decided: July 27, 1979.
IN RE: PETITION OF THE BOARD OF PUBLIC EDUCATION OF THE SCHOOL DISTRICT OF PITTSBURGH FOR APPROVAL OF THE PRIVATE SALE OF REAL ESTATE IN THE 22ND WARD OF THE CITY OF PITTSBURGH TO DIVINE PROVIDENCE HOSPITAL OF PITTSBURGH. DIVINE PROVIDENCE HOSPITAL OF PITTSBURGH, APPELLANT. GREEK ORTHODOX COMMUNITY HOLY TRINITY CHURCH, PARTY APPELLEE
Appeal from the Order of the Court of Common Pleas of Allegheny County in case of In Re: Petition of the Board of Public Education of the School District of Pittsburgh for Approval of the Private Sale of Real Estate in the 22nd Ward of the City of Pittsburgh to Divine Providence Hospital of Pittsburgh, No. GD 76-15047.
Michael J. Boyle, with him Kevin C. Hansen, and Meyer, Unkovic & Scott, for appellant.
David H. Dille, Assistant Solicitor, with him Robert J. Stefanko, Solicitor, for appellee.
William J. Chapas, with him Baskin & Sears, for intervenor.
Judges Wilkinson, Jr., Blatt and DiSalle, sitting as a panel of three. Opinion by Judge DiSalle.
[ 44 Pa. Commw. Page 469]
We have before us an appeal from an order of the Court of Common Pleas of Allegheny County, dated October 3, 1978, which disapproved the sale by the School District of the City of Pittsburgh (School District) of certain unused and unnecessary land, known as the Mary Jane Cowley School Property, to the Divine Providence Hospital of Pittsburgh (Divine Providence).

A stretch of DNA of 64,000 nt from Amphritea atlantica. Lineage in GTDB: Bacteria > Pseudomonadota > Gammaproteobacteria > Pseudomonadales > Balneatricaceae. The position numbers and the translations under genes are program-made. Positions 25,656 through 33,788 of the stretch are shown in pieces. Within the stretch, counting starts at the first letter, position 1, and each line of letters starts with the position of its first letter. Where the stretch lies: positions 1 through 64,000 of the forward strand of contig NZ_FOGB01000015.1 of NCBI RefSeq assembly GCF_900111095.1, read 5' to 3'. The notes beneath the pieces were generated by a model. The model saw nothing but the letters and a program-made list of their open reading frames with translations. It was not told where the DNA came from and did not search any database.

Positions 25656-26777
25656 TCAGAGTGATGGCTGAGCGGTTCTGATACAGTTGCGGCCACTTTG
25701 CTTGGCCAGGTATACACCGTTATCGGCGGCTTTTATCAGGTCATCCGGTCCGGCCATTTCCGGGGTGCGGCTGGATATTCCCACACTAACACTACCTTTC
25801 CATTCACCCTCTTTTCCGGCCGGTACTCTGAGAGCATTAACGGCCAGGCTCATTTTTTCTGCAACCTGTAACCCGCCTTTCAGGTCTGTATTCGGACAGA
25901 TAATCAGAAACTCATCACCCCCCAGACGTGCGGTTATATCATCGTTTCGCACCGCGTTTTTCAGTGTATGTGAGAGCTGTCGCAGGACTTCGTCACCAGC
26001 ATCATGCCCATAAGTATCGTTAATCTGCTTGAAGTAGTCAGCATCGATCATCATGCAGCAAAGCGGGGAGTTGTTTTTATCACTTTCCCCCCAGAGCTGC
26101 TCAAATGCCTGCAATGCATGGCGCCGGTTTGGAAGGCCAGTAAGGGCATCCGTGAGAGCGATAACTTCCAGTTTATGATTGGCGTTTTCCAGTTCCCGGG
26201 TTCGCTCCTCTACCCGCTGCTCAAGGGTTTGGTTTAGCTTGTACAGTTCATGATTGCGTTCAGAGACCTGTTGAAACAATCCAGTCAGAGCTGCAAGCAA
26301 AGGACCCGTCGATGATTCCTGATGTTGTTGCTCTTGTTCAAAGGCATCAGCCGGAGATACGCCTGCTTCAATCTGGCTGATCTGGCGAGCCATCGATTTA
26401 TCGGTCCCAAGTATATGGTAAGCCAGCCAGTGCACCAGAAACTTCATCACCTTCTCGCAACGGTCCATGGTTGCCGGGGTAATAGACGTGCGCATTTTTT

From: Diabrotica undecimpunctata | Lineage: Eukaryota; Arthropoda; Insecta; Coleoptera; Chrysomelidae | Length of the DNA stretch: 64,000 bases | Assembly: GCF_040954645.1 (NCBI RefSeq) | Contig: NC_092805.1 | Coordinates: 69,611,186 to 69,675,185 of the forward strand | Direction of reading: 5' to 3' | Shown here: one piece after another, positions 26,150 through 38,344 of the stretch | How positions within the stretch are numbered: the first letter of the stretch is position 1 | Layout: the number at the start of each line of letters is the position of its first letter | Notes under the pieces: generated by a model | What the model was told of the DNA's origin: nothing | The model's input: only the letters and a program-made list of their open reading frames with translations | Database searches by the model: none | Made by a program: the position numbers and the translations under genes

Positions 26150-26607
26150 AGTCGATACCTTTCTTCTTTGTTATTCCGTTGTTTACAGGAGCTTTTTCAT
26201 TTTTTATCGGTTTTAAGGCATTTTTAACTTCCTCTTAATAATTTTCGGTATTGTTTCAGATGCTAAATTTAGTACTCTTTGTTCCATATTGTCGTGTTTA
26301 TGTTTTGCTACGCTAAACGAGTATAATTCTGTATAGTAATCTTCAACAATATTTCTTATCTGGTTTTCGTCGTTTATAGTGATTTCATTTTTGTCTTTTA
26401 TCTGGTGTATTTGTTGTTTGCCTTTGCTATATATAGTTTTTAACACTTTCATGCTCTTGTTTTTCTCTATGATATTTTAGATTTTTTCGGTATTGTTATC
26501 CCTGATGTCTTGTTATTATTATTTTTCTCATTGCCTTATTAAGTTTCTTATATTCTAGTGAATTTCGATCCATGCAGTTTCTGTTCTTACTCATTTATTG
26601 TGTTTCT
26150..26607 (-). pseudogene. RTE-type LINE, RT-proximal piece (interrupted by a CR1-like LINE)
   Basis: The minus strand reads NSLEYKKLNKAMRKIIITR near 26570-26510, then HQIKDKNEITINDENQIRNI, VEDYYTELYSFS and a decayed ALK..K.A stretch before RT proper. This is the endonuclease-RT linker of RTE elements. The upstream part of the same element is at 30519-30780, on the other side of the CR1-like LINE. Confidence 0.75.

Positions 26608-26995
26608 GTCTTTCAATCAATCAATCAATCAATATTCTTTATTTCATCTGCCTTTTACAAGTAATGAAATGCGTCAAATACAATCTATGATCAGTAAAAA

[ 44 Pa. Commw. Page 470]
Previously, on appeal of Divine Providence, we vacated an earlier order of the lower court which had directed the School District to convey this real estate to the Greek Orthodox Community Holy Trinity Church (Church). In so doing, we held that the court exceeded its power and abused its discretion by conducting a public sale of the property. Moreover, due to the inadequacy of the record in that prior proceeding, we were compelled to remand the case for further hearings and disposition. Petition of the Board of Public Education of the School District of Pittsburgh, 31 Pa. Commonwealth Ct. 431, 376 A.2d 1009 (1977). After an unsuccessful attempt to have all the parties reach an amicable settlement of the controversy, the lower court conducted several hearings and then rendered the order from which the instant appeal is taken.
The salient facts for purposes of this appeal follow. On December 23, 1975, the Board of Public Education of the School District approved a proposed Land Purchase Option Agreement in which the School District agreed to sell the Cowley School Property to Divine Providence for the sum of $36,000.00. The agreement was formally executed on January 12, 1976. Within the stated period, Divine Providence exercised its option to purchase the real estate. Thereafter, on July 9, 1976, the School District petitioned the court below for approval of this sale pursuant to Section 707 of the Public School Code of 1949, Act of March 10, 1949, P.L. 30, as amended, 24 P.S. § 7-707.*fn1 Between July 12,